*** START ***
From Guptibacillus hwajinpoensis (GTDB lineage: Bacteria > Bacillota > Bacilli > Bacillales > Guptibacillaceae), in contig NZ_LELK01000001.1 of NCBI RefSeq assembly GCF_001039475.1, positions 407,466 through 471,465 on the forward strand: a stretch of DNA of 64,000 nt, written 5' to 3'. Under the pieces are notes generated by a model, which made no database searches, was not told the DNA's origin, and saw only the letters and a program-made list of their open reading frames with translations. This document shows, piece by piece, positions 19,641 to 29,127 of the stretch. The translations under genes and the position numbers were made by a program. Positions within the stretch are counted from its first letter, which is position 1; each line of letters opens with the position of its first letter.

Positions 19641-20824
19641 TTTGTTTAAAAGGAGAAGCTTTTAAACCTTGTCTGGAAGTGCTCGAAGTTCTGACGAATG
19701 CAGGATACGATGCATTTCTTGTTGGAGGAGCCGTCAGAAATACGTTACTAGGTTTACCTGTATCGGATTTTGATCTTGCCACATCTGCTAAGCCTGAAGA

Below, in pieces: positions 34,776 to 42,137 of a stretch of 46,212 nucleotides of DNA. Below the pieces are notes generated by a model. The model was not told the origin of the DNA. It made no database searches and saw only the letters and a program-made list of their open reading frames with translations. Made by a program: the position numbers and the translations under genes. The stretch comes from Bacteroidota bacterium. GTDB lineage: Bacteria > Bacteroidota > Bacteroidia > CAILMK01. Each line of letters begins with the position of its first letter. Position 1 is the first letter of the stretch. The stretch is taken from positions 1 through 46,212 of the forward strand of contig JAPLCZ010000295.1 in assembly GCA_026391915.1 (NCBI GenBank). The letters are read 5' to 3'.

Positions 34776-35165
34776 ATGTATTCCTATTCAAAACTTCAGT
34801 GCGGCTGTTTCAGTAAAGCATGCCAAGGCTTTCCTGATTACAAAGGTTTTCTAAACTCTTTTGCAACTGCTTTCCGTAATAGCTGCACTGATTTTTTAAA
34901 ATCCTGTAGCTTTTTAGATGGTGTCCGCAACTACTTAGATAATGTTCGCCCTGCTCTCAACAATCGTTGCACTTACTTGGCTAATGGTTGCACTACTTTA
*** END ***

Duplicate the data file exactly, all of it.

From Guptibacillus hwajinpoensis (GTDB lineage: Bacteria > Bacillota > Bacilli > Bacillales > Guptibacillaceae), in contig NZ_LELK01000001.1 of NCBI RefSeq assembly GCF_001039475.1, positions 407,466 through 471,465 on the forward strand: a stretch of DNA of 64,000 nt, written 5' to 3'. Under the pieces are notes generated by a model, which made no database searches, was not told the DNA's origin, and saw only the letters and a program-made list of their open reading frames with translations. This document shows, piece by piece, positions 19,641 to 29,127 of the stretch. The translations under genes and the position numbers were made by a program. Positions within the stretch are counted from its first letter, which is position 1; each line of letters opens with the position of its first letter.

Positions 19641-20824
19641 TTTGTTTAAAAGGAGAAGCTTTTAAACCTTGTCTGGAAGTGCTCGAAGTTCTGACGAATG
19701 CAGGATACGATGCATTTCTTGTTGGAGGAGCCGTCAGAAATACGTTACTAGGTTTACCTGTATCGGATTTTGATCTTGCCACATCTGCTAAGCCTGAAGA

Below, in pieces: positions 34,776 to 42,137 of a stretch of 46,212 nucleotides of DNA. Below the pieces are notes generated by a model. The model was not told the origin of the DNA. It made no database searches and saw only the letters and a program-made list of their open reading frames with translations. Made by a program: the position numbers and the translations under genes. The stretch comes from Bacteroidota bacterium. GTDB lineage: Bacteria > Bacteroidota > Bacteroidia > CAILMK01. Each line of letters begins with the position of its first letter. Position 1 is the first letter of the stretch. The stretch is taken from positions 1 through 46,212 of the forward strand of contig JAPLCZ010000295.1 in assembly GCA_026391915.1 (NCBI GenBank). The letters are read 5' to 3'.

Positions 34776-35165
34776 ATGTATTCCTATTCAAAACTTCAGT
34801 GCGGCTGTTTCAGTAAAGCATGCCAAGGCTTTCCTGATTACAAAGGTTTTCTAAACTCTTTTGCAACTGCTTTCCGTAATAGCTGCACTGATTTTTTAAA
34901 ATCCTGTAGCTTTTTAGATGGTGTCCGCAACTACTTAGATAATGTTCGCCCTGCTCTCAACAATCGTTGCACTTACTTGGCTAATGGTTGCACTACTTTA